December 24, 2008 / 11:03 AM / 10 years ago

Book Talk: Cornwell celebrates 20 years with Kay Scarpetta

SYDNEY (Reuters Life!) - After 20 years of creating forensic pathologist Kay Scarpetta, crime writer Patricia Cornwell has nothing but respect for the character who has also changed and shaped her.

Pictured is best-selling crime writer Patricia Cornwell, the creator of the popular forensic pathologist character Kay Scarpetta, in this undated handout. REUTERS/CEI/Handout

Her latest novel, “Scarpetta,” is Cornwell’s 16th novel featuring the popular character and her 27th book with her list of works including a controversial expose on the identity of Jack the Ripper.

Cornwell, 52, began her career as a police reporter on a local U.S. newspaper but learned about forensics and morgues while working for the Office of the Chief Medical Examiner of Virginia from 1984 to 1990.

Her first Scarpetta novel, “Postmortem,” came out in 1990.

She spoke to Reuters about writing and Scarpetta:

Q: The title “Scarpetta” sounds very final. Is it?

A: “Actually it is the opposite of that. When I was in the early stages of the book and struggling with it, it dawned on me that in 1988 I wrote “Postmortem” — it has been 20 years since I created this character. That led me to take everything into perspective and I realized that the best thing I do is her, this character, so this should be a celebration of this lady.

Q: So we can expect more Scarpetta books?

A: “Yes. I decided to call this one “Scarpetta” to acknowledge her and put her whole life and character in perspective, like an anniversary edition. I hope to start the series again now and take it into a new space, with new adventures and new relationships.”

Q: You talk as if she’s real. Do you see her like that?

A: “I feel that she has a very separate existence from me and I am a fan. I really like this lady, whoever she is, after all these years of spending so much time with her and exploring her life.”

Q: But she is not you?

A: “No, she is not me. We have lot of things in common and I overlay my own experiences on her but she is very different from me and I don’t think of myself when I am having her do something. If I did it would be extremely awkward. With all these characters we may have things in common but they are identifiable from me so that I can be an observer. I think that is very important. If they were projections of myself it would be very boring for me and a tremendously self-conscious process.”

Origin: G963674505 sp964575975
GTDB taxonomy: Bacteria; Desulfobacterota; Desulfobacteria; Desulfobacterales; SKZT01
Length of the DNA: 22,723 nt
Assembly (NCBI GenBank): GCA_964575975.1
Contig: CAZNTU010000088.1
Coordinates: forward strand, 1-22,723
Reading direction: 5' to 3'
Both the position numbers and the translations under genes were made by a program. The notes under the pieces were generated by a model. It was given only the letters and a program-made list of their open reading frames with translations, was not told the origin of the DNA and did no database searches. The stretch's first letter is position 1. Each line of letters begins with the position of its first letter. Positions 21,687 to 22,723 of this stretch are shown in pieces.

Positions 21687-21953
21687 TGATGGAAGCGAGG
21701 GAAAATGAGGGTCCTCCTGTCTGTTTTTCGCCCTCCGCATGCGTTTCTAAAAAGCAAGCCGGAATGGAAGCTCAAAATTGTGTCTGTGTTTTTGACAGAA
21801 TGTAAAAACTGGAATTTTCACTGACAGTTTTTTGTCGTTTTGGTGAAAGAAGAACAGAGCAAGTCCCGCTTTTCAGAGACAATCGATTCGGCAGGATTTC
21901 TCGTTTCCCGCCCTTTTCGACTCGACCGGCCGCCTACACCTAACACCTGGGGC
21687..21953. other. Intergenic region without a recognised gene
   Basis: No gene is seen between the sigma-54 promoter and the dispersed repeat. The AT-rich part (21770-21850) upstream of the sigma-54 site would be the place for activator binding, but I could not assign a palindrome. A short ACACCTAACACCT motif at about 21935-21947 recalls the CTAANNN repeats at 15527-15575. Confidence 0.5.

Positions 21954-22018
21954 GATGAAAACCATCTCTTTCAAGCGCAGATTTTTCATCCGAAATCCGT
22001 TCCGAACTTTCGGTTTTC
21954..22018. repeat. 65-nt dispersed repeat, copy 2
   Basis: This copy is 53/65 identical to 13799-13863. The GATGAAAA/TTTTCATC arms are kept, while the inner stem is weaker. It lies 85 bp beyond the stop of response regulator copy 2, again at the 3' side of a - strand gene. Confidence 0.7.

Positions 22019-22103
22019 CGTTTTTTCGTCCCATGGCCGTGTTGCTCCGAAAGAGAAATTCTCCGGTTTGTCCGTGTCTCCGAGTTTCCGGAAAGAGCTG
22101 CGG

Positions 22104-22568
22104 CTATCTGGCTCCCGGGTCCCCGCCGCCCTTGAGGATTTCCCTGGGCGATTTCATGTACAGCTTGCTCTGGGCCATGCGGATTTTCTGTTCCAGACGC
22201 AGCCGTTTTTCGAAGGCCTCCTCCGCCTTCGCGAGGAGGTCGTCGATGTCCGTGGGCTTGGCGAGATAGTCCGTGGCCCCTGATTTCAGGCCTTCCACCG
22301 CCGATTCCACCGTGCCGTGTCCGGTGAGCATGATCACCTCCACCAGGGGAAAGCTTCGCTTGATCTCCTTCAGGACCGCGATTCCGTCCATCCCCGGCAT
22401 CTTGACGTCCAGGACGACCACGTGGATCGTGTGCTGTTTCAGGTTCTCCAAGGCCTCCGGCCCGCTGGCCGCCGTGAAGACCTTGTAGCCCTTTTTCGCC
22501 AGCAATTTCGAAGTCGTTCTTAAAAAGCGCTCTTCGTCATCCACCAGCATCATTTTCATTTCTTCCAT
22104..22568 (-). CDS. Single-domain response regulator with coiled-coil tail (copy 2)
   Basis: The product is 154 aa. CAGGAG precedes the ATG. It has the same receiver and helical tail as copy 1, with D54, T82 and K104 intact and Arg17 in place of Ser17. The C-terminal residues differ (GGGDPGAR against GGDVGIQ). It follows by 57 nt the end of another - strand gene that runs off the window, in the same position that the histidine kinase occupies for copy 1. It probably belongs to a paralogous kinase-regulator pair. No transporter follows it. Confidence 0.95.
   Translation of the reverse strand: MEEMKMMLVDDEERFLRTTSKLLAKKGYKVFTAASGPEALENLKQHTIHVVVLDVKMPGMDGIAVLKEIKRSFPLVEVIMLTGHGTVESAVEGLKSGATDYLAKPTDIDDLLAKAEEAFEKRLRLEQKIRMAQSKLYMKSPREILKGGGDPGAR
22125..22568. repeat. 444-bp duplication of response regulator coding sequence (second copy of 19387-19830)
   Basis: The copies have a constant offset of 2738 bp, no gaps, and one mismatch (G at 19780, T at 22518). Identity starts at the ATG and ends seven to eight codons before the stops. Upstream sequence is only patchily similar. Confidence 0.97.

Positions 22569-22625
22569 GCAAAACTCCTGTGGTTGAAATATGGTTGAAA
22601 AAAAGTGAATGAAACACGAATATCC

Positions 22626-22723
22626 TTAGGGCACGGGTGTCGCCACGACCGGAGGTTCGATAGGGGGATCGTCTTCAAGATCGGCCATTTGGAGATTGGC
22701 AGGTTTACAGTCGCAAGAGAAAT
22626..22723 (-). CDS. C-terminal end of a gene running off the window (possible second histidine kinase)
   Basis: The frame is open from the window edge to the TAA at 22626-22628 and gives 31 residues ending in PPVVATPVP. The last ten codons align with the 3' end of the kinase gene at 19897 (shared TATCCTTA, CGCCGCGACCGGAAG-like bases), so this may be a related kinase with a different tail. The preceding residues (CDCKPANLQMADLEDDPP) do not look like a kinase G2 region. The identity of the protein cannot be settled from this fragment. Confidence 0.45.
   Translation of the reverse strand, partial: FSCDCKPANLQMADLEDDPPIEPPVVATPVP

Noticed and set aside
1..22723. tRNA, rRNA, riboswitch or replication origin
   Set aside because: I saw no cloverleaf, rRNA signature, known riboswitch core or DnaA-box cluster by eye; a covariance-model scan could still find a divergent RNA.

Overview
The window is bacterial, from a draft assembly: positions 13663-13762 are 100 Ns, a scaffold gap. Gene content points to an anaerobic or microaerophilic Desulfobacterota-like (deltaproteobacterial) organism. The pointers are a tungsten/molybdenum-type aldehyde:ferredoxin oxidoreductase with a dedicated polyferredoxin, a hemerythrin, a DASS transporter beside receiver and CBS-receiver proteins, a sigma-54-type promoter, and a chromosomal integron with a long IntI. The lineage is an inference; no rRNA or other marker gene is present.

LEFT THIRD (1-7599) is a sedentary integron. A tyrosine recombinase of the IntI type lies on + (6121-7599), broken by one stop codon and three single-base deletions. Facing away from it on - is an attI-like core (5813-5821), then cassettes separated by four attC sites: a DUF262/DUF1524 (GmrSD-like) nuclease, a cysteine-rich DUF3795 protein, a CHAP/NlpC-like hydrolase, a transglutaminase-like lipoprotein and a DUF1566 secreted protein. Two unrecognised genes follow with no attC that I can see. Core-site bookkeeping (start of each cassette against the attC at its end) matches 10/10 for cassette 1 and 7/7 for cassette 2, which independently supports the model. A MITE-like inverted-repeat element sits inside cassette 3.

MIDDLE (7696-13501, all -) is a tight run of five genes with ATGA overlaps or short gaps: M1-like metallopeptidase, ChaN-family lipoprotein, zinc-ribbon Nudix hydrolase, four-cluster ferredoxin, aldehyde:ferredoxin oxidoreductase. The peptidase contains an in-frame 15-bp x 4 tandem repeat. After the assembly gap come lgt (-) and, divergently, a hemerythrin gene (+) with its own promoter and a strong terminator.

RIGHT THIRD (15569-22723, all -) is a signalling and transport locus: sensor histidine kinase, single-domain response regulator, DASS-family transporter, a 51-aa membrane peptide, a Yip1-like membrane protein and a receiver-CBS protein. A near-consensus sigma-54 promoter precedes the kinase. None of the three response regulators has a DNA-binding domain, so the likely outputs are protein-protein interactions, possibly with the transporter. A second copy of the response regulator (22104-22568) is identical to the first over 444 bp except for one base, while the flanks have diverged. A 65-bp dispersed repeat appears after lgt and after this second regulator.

Q: You are known to thoroughly research all of your books. is that important to you?

A: “Yes, as it can be where I get my ideas. For example with the idea I had for starting the book I was able to get a tour of Bellevue Hospitals’ psychiatric prison and as I was walking through it I could imagine Scarpetta going there. I learnt to fly helicopters for the character Lucy and 10 years later I am a helicopter pilot with my own helicopter.”

Q: “Portrait of a Killer: Jack the Ripper - Case Closed” in 2002 caused great controversy, in Britain by claiming he was actually German-born English impressionist painter Walter Sickert. Are you still on this case?

A: “Yes. This really took on a life of its own and you can’t free yourself from it as it is a real case. You can’t decide you are tired of it and quit. When I finally get to the updated edition in the next two years there will be lots of refinements and fact checking and addressing the accusations that people have disagreed with. Hopefully that will be the end of it for me and I can leave it alone.”

Q: Will the update change your theory?

A: “I don’t think it will dramatically change what I have done or refute what I have found. I still believe what I have written about that. It makes the most sense to me. I can understand why other people may differ as you can never absolutely prove this case as so much evidence has been lost over the years. I would never have believed this would drag on this many years but for me it has become a responsibility.”

Editing by Patricia Reaney

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